Denon Conversion Utility Converts Rekordbox USBs Better Than Denon’s Own Tool Does

If you walk up to a pair of Denon DJ SC5000s and want to DJ on them, what do you do? Denon DJ released a built-in tool on the players to convert Rekordbox USB drives. But it delivers only on a baseline level – read about a new update to Denon Conversion Utility, a 3rd party tool that does it better.

Denon DJ’s Conversion

Last month, we covered the exciting news that Denon DJ finally integrated on-player conversion of Rekordbox/Pioneer CDJ USB sticks to their own platform.

For it being more than six months, we expected it to be the best tool available. But after running a few tests, it wasn’t great. All of the carefully organized playlists (in folders) were dumped at the same level, there was no key data or beatgrids. Denon DJ’s response?

“Coming Soon”

Denon DJ has a ton of great people working for it, and they’re building a wonderful ecosystem of DJ products. But to get DJs to switch from their established platforms, things like this conversion process need to work¬†without a hassle, and they need to be comprehensive –¬†especially when these players have been on the market for a several months. These are features that probably should have been on the product at launch.

Denon Conversion Utility 3.0 Seems To Do It Better

A comprasion graphic between the two different conversion results

ATGR Production Team is a software developer – with a team of one, MixMasterG. He’s a Netherlands-based DJ and engineer who has been fervently making his own suite of tools for DJs. In an era where many DJs are considering moving from one DJ platform to another, these types of tools can be a godsend.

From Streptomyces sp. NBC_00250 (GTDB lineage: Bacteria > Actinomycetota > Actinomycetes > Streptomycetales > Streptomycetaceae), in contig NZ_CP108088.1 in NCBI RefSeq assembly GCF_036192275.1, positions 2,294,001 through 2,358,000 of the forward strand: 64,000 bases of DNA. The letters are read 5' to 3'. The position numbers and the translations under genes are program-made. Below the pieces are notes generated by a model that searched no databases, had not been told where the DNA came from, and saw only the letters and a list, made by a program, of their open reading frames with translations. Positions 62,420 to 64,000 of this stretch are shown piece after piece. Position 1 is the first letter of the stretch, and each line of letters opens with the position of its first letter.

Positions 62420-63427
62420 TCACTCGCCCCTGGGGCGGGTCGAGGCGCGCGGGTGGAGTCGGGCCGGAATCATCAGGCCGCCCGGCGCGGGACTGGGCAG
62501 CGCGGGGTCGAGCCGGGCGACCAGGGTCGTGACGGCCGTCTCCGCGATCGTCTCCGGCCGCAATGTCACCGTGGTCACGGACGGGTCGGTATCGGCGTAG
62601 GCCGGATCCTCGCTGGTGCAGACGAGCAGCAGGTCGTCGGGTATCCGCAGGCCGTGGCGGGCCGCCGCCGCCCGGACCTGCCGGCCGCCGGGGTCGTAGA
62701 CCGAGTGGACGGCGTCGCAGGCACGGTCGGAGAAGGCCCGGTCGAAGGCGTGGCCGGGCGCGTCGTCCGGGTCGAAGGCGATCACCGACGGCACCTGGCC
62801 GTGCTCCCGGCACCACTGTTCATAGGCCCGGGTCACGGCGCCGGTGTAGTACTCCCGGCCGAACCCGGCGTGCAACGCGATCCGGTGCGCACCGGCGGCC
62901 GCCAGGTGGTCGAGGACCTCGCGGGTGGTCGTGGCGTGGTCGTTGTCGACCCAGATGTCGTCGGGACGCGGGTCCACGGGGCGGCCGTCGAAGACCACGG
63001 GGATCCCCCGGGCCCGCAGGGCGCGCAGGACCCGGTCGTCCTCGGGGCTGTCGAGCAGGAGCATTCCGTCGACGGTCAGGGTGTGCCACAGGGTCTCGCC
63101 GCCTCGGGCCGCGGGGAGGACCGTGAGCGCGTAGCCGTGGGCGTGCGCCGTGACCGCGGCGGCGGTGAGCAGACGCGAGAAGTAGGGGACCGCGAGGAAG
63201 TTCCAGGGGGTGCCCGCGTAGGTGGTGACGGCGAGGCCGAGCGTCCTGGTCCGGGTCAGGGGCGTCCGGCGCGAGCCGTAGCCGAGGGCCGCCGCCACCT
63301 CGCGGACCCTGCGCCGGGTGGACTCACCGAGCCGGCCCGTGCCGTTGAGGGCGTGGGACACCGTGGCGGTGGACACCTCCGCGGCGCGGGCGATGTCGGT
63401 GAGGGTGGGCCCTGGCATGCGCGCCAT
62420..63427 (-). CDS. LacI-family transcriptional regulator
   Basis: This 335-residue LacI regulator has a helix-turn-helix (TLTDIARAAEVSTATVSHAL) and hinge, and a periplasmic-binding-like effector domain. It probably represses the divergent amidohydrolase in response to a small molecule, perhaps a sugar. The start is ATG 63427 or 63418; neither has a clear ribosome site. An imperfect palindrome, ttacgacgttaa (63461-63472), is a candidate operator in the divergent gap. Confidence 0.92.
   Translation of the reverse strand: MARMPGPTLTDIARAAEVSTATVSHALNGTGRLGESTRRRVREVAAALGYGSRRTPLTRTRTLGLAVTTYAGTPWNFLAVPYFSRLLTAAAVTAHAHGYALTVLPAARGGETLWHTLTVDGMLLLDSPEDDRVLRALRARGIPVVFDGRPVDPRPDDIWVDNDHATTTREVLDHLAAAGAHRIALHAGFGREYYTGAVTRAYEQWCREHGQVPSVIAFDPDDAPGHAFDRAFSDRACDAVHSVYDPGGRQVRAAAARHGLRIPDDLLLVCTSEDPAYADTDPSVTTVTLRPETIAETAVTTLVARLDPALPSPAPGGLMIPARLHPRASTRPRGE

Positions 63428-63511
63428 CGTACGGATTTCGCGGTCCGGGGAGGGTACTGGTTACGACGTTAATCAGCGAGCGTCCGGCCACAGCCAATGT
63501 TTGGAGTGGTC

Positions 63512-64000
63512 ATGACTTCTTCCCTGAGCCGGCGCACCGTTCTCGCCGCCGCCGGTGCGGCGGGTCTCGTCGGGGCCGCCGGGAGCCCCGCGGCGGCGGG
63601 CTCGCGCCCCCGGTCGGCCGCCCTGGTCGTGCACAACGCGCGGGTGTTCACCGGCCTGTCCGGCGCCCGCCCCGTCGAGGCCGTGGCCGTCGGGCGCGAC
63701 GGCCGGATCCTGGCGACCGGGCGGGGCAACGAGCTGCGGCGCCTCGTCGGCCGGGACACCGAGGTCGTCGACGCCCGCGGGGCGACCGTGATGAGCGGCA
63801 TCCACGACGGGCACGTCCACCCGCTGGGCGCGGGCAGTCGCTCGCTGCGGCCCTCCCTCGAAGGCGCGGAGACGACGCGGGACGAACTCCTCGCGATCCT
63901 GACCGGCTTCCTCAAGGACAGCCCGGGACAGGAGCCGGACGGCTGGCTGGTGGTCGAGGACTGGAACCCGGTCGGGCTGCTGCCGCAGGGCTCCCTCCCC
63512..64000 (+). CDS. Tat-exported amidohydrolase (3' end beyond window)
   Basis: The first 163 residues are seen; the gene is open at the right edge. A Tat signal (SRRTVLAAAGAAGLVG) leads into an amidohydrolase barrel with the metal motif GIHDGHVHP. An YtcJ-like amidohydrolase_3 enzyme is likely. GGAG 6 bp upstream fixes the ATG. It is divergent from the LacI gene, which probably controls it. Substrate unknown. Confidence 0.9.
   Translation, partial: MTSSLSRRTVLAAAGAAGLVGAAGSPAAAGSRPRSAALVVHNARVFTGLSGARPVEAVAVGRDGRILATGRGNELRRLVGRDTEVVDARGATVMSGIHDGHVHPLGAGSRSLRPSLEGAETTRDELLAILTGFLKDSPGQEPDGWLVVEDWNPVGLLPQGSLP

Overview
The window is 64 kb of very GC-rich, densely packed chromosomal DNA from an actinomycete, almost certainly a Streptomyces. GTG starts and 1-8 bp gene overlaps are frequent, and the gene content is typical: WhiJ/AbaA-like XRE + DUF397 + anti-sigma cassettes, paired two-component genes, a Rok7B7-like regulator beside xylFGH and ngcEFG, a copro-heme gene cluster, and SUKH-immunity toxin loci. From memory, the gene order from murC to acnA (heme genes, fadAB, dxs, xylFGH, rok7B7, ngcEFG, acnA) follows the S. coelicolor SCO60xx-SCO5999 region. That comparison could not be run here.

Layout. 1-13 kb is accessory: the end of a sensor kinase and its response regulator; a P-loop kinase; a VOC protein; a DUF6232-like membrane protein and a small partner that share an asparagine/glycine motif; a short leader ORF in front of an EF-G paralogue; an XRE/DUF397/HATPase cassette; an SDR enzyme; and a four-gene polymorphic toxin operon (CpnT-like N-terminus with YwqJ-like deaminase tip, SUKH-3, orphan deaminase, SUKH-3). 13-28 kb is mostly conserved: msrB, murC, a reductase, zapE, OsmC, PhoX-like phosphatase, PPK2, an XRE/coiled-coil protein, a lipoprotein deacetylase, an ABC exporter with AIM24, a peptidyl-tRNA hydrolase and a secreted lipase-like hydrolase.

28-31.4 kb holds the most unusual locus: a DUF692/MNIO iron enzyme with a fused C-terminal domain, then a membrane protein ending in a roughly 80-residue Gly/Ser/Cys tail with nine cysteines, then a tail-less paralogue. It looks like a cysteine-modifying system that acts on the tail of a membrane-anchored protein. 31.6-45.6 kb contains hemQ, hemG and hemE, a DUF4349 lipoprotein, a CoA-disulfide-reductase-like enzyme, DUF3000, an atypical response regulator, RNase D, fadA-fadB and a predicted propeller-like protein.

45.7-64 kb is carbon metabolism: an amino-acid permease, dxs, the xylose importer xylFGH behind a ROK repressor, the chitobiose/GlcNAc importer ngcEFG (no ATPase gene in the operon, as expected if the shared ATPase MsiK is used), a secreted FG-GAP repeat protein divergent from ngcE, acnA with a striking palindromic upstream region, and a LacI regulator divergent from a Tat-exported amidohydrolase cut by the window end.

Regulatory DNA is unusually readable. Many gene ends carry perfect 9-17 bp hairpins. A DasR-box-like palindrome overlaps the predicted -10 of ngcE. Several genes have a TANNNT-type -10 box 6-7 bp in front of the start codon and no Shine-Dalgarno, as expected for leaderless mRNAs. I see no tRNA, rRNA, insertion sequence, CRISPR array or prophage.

Denon Conversion Utility is the app developed for DJs wanting to convert their Rekordbox USBs and associated metadata to Denon’s Engine format.

Note that prior to Denon DJ’s new firmware for SC5000s, there was no official way to convert a Rekordbox USB. An earlier version of this utility was the only way to do it aside from importing your USB or library, playlist by playlist, and exporting back out to USB. This also meant you’d have two copies of every song you exported – which I quickly found out was a great way to run out of storage space on your USB drives.

In its current state, Denon Conversion Utility 3.0 is a relatively straightforward process. MixMasterG recommends using a new, temporary user account on Mac to simplify the process (otherwise things get messed up with the various collections – easier to do this process somewhere where you won’t hurt your master Rekordbox collection).

The process is pretty easy:

  • Make a temporary user account and plug in your Rekordbox USB
  • Open Rekordbox, select the USB under “Devices” and right-click Playlists, selecting “Import Folder
  • Click “Do Not Copy” when it asks if you want to import the actual music files
  • To get cues and loops imported, you might need to delete the folder and import the collection again with “Update Collection”” (see the video for more)
  • Export Collection in XML from the File menu

  • Open Denon Conversion Utility and choose the XML file you exported
  • Select the top level to import all playlists
  • Engine Prime will open – in the Analyze These Tracks First new playlist that’s been created, select all, right-click, and choose “Reimport Track Information
  • Right-click again and select “Analyze Tracks”. Everything will finish up automatically at this point.
Nested Crates! (no single-level playlists like with Denon’s conversion)

Excitingly, the result has full nested crates for playlists. All key and beatgrid information carries over. All of the cues have their own unique colors (not all Blue, like when imported by Denon’s tool).

The key last step is to remember to select NO when Denon’s players want to use their own import tool – otherwise you’ll write over all the work done by Denon Conversion Utility.

Denon Conversion Utility – and two other tools, iTunes Rekordbox Collection Backup Tool and Denon eXtractor Tool – are available here for $34.95.

A Future For Denon’s Conversions?

We believe Denon DJ when they say that the on-player conversions are on the roadmap for their products. We get it – developing firmware is hard, expensive, and time-consuming. In the meantime, it’s great to have a developer who is so proactively developing real, usable solutions for DJs.

Author’s Disclosure: I gave MixMasterG a few suggestions about cleaning up the user interface and manual for this new release prior to release.

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